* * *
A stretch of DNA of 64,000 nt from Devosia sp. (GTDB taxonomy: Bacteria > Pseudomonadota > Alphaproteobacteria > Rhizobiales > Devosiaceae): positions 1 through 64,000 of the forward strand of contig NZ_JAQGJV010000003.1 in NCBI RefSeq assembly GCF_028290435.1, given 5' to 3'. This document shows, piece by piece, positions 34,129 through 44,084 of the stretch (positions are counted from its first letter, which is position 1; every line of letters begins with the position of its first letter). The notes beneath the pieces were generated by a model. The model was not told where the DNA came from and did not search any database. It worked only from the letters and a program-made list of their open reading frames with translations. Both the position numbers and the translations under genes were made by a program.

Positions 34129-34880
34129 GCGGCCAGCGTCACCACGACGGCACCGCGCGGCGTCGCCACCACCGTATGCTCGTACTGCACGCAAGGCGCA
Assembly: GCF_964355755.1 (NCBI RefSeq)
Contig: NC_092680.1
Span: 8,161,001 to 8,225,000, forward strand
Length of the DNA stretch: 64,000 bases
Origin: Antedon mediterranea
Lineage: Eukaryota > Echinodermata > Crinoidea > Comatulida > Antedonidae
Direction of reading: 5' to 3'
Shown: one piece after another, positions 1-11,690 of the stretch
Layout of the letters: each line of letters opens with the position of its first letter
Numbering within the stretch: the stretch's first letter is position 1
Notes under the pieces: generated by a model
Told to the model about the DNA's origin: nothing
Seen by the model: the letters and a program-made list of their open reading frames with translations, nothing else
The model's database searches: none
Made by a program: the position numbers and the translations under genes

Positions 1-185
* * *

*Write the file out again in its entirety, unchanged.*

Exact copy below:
A stretch of DNA of 64,000 nt from Devosia sp. (GTDB taxonomy: Bacteria > Pseudomonadota > Alphaproteobacteria > Rhizobiales > Devosiaceae): positions 1 through 64,000 of the forward strand of contig NZ_JAQGJV010000003.1 in NCBI RefSeq assembly GCF_028290435.1, given 5' to 3'. This document shows, piece by piece, positions 34,129 through 44,084 of the stretch (positions are counted from its first letter, which is position 1; every line of letters begins with the position of its first letter). The notes beneath the pieces were generated by a model. The model was not told where the DNA came from and did not search any database. It worked only from the letters and a program-made list of their open reading frames with translations. Both the position numbers and the translations under genes were made by a program.

Positions 34129-34880
34129 GCGGCCAGCGTCACCACGACGGCACCGCGCGGCGTCGCCACCACCGTATGCTCGTACTGCACGCAAGGCGCA
Assembly: GCF_964355755.1 (NCBI RefSeq)
Contig: NC_092680.1
Span: 8,161,001 to 8,225,000, forward strand
Length of the DNA stretch: 64,000 bases
Origin: Antedon mediterranea
Lineage: Eukaryota > Echinodermata > Crinoidea > Comatulida > Antedonidae
Direction of reading: 5' to 3'
Shown: one piece after another, positions 1-11,690 of the stretch
Layout of the letters: each line of letters opens with the position of its first letter
Numbering within the stretch: the stretch's first letter is position 1
Notes under the pieces: generated by a model
Told to the model about the DNA's origin: nothing
Seen by the model: the letters and a program-made list of their open reading frames with translations, nothing else
The model's database searches: none
Made by a program: the position numbers and the translations under genes

Positions 1-185